Do boys have different genes than girls?

July 10, 2008

A middle school student from California asks:

"Do boys have different genes than girls?"

Editor’s Note: This article uses the word “male” to mean a child who was assigned male at birth, and “female” to mean a child who was assigned female at birth. However it is important to note that someone’s gender identity may not align with their physical features.  


Yes they do. But the number of different genes is very small.

Humans have over 21,000 different genes. Boys have around 80 genes that girls don't have.1 These genes are critical for turning a fertilized human egg into a boy, or a male.

This isn't the only difference between males and females, though. They also use many of the other 21,000 or so genes they share in different ways. It is this combination of extra genes and how we use some of the rest of our genes that makes males different from females.

Children playing with blocks
There are a few gene differences between boys and girls. (Image via Shutterstock)

Differences Usually Don't Mean Different Genes

Of course not all boys look alike (nor for that matter do all girls). And yet everyone of the same biological sex has pretty much the same genes. So why does each boy look different from all other boys? Because he has different versions of the same genes.

For example, because my eyes are brown and yours are blue, it doesn't mean we have different genes. We both have the genes that give our eyes color. But, I have a brown version of an eye color gene and you have a blue version of the same gene.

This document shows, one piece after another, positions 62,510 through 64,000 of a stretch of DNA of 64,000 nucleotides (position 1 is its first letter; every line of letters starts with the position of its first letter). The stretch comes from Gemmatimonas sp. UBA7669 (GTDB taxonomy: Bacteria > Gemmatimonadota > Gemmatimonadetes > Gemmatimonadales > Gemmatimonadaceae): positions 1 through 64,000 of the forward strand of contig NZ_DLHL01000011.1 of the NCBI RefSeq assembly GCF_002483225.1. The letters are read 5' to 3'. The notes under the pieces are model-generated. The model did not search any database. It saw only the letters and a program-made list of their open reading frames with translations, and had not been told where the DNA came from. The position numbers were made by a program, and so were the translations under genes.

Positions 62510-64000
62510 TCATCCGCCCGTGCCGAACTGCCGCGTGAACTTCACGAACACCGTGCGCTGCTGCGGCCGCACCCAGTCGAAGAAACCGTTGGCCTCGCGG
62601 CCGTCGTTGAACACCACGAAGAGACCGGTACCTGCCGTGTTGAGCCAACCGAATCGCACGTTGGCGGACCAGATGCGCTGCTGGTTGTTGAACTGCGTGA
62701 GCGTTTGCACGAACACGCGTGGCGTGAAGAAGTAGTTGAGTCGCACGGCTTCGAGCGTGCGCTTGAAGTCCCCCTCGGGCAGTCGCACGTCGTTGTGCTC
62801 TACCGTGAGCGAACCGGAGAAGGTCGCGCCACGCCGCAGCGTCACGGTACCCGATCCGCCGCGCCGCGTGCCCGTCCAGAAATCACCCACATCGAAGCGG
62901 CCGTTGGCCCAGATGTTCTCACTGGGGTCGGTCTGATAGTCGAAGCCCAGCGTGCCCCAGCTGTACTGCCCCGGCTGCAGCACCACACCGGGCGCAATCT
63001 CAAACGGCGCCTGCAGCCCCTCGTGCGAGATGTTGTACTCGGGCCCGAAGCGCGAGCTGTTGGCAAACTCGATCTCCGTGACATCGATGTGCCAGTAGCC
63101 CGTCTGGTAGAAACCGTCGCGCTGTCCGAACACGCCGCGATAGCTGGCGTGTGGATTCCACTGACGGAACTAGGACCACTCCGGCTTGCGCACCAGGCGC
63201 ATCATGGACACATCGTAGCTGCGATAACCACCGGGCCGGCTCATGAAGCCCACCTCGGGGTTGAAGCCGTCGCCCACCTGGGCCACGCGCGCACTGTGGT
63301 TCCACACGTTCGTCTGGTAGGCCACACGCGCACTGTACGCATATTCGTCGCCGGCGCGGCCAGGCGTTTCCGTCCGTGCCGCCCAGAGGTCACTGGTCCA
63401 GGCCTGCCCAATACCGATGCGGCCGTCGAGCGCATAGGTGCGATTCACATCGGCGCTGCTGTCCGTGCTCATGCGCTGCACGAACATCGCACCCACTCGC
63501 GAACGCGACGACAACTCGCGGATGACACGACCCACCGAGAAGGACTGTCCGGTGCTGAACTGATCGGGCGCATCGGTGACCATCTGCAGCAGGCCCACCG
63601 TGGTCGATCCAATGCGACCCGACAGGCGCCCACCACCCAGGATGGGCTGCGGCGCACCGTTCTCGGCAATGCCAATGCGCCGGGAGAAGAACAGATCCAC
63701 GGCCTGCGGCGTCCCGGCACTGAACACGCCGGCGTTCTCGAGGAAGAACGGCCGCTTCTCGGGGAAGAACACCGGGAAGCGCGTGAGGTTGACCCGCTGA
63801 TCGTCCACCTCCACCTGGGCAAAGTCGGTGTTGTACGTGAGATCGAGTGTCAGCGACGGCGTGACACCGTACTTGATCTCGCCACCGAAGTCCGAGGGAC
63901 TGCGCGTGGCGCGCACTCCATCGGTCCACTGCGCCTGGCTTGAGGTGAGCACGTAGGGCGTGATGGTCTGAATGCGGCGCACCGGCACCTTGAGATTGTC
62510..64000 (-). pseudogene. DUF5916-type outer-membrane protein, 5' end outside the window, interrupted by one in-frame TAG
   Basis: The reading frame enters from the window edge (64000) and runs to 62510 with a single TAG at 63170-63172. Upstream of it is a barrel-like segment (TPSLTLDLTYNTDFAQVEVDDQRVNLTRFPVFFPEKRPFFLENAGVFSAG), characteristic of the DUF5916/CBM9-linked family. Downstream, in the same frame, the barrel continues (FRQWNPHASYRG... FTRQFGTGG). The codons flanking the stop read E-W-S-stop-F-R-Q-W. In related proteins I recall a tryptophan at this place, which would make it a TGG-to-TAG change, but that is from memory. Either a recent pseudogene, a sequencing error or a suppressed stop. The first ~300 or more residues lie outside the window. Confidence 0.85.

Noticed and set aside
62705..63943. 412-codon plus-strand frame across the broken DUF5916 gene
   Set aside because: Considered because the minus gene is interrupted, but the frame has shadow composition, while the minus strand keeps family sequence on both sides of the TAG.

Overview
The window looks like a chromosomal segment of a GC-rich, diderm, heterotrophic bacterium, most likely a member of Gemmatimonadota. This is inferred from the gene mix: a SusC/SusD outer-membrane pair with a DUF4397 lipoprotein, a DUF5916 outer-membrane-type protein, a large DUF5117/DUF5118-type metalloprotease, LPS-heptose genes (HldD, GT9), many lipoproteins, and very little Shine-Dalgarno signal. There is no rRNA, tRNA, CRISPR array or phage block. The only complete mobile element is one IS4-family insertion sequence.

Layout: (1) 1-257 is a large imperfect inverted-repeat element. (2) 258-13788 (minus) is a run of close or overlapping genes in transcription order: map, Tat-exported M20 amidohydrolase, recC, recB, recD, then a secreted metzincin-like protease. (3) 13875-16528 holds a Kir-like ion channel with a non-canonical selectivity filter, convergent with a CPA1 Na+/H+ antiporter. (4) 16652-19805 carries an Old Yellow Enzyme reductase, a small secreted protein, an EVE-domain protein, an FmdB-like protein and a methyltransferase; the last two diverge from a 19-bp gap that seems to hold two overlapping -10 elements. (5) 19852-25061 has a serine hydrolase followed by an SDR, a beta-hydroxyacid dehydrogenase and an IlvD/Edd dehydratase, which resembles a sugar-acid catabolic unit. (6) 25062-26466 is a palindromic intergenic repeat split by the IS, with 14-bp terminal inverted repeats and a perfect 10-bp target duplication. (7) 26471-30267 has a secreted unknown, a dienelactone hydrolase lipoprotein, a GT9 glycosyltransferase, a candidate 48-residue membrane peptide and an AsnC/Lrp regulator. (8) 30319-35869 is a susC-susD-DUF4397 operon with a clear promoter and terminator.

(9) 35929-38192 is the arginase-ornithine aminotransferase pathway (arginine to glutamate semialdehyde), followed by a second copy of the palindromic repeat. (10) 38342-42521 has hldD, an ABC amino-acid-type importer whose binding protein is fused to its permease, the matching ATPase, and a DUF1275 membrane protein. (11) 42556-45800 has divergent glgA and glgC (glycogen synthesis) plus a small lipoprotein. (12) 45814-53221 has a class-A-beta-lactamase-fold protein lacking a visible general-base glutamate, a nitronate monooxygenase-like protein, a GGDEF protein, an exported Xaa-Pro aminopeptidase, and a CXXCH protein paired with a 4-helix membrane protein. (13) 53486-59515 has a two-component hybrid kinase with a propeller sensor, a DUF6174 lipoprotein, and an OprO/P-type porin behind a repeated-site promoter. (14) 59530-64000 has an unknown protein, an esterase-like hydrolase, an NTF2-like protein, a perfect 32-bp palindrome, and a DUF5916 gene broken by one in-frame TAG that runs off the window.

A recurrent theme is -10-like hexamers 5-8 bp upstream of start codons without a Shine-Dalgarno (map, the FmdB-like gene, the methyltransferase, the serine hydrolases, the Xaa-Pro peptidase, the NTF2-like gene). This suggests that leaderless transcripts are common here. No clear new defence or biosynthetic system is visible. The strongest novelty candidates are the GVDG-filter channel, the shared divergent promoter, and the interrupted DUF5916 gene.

The differences between males and females are a different story though. A big reason why they are different comes from the extra 80 male genes that I talked about earlier. These genes are found on an extra chromosome that only boys have, the Y chromosome.

The most important of these genes is called the SRY gene.2 It's got a weird name so let's just call it the "male gene".

This gene is responsible for making a male different from a female. So, if you have this gene, you usually become male (a boy). And if you don't, you usually become female (a girl).

The "male gene" turns a fertilized human egg into a male by causing the development of testes.2 These organs make a lot of the hormone testosterone. It is the high levels of this chemical that then makes a person male.

Testosterone affects how genes are used. It will cause some genes to be turned on and others to be turned off. It will also cause some genes to be turned up and others turned down.3

Chromosomes and DNA
Extra testosterone causes a boy’s genes to be read differently from a girl’s. (Image: Wikimedia)

These differences in how genes are used prevent the formation of breasts, and cause growth of facial hair, change in voice, and other characteristics typical of boys and men.2 (A different hormone, estrogen, leads to more female characteristics.)

What do you think would happen if someone didn't have a Y chromosome? Well, you have learned that it contains genes that make a person male. So someone born without a Y chromosome will typically be female.2

Now, what do you think would happen if a person has the Y chromosome? The person will typically be born male.

But not always! As with everything in biology, there are plenty of exceptions to this.

X and Y chromosomes